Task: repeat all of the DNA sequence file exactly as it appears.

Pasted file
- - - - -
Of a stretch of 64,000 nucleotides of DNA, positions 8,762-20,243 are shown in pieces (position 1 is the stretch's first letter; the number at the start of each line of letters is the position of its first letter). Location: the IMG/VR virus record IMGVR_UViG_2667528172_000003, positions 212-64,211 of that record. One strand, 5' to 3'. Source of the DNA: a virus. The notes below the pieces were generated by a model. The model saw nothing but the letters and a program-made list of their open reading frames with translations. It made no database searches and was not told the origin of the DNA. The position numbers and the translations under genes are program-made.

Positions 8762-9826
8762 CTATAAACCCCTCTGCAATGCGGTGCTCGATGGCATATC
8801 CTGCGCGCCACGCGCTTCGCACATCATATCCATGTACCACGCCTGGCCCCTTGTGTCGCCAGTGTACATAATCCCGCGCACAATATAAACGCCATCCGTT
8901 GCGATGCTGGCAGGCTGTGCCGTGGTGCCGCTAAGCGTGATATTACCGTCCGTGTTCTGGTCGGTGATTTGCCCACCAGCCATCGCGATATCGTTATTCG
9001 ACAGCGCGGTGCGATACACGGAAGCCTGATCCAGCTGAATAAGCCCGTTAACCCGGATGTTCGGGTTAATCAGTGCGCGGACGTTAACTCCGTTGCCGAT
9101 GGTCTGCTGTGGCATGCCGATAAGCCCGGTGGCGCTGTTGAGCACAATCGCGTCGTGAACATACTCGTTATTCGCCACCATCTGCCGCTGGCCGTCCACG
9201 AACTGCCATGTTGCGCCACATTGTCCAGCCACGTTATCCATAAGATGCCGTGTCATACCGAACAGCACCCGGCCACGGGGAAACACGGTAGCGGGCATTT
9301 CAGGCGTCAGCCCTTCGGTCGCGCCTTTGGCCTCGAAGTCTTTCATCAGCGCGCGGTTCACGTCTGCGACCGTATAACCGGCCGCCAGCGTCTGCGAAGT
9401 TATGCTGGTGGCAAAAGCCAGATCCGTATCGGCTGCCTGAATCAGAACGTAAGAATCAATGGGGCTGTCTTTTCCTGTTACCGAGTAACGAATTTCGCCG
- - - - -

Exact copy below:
Of a stretch of 64,000 nucleotides of DNA, positions 8,762-20,243 are shown in pieces (position 1 is the stretch's first letter; the number at the start of each line of letters is the position of its first letter). Location: the IMG/VR virus record IMGVR_UViG_2667528172_000003, positions 212-64,211 of that record. One strand, 5' to 3'. Source of the DNA: a virus. The notes below the pieces were generated by a model. The model saw nothing but the letters and a program-made list of their open reading frames with translations. It made no database searches and was not told the origin of the DNA. The position numbers and the translations under genes are program-made.

Positions 8762-9826
8762 CTATAAACCCCTCTGCAATGCGGTGCTCGATGGCATATC
8801 CTGCGCGCCACGCGCTTCGCACATCATATCCATGTACCACGCCTGGCCCCTTGTGTCGCCAGTGTACATAATCCCGCGCACAATATAAACGCCATCCGTT
8901 GCGATGCTGGCAGGCTGTGCCGTGGTGCCGCTAAGCGTGATATTACCGTCCGTGTTCTGGTCGGTGATTTGCCCACCAGCCATCGCGATATCGTTATTCG
9001 ACAGCGCGGTGCGATACACGGAAGCCTGATCCAGCTGAATAAGCCCGTTAACCCGGATGTTCGGGTTAATCAGTGCGCGGACGTTAACTCCGTTGCCGAT
9101 GGTCTGCTGTGGCATGCCGATAAGCCCGGTGGCGCTGTTGAGCACAATCGCGTCGTGAACATACTCGTTATTCGCCACCATCTGCCGCTGGCCGTCCACG
9201 AACTGCCATGTTGCGCCACATTGTCCAGCCACGTTATCCATAAGATGCCGTGTCATACCGAACAGCACCCGGCCACGGGGAAACACGGTAGCGGGCATTT
9301 CAGGCGTCAGCCCTTCGGTCGCGCCTTTGGCCTCGAAGTCTTTCATCAGCGCGCGGTTCACGTCTGCGACCGTATAACCGGCCGCCAGCGTCTGCGAAGT
9401 TATGCTGGTGGCAAAAGCCAGATCCGTATCGGCTGCCTGAATCAGAACGTAAGAATCAATGGGGCTGTCTTTTCCTGTTACCGAGTAACGAATTTCGCCG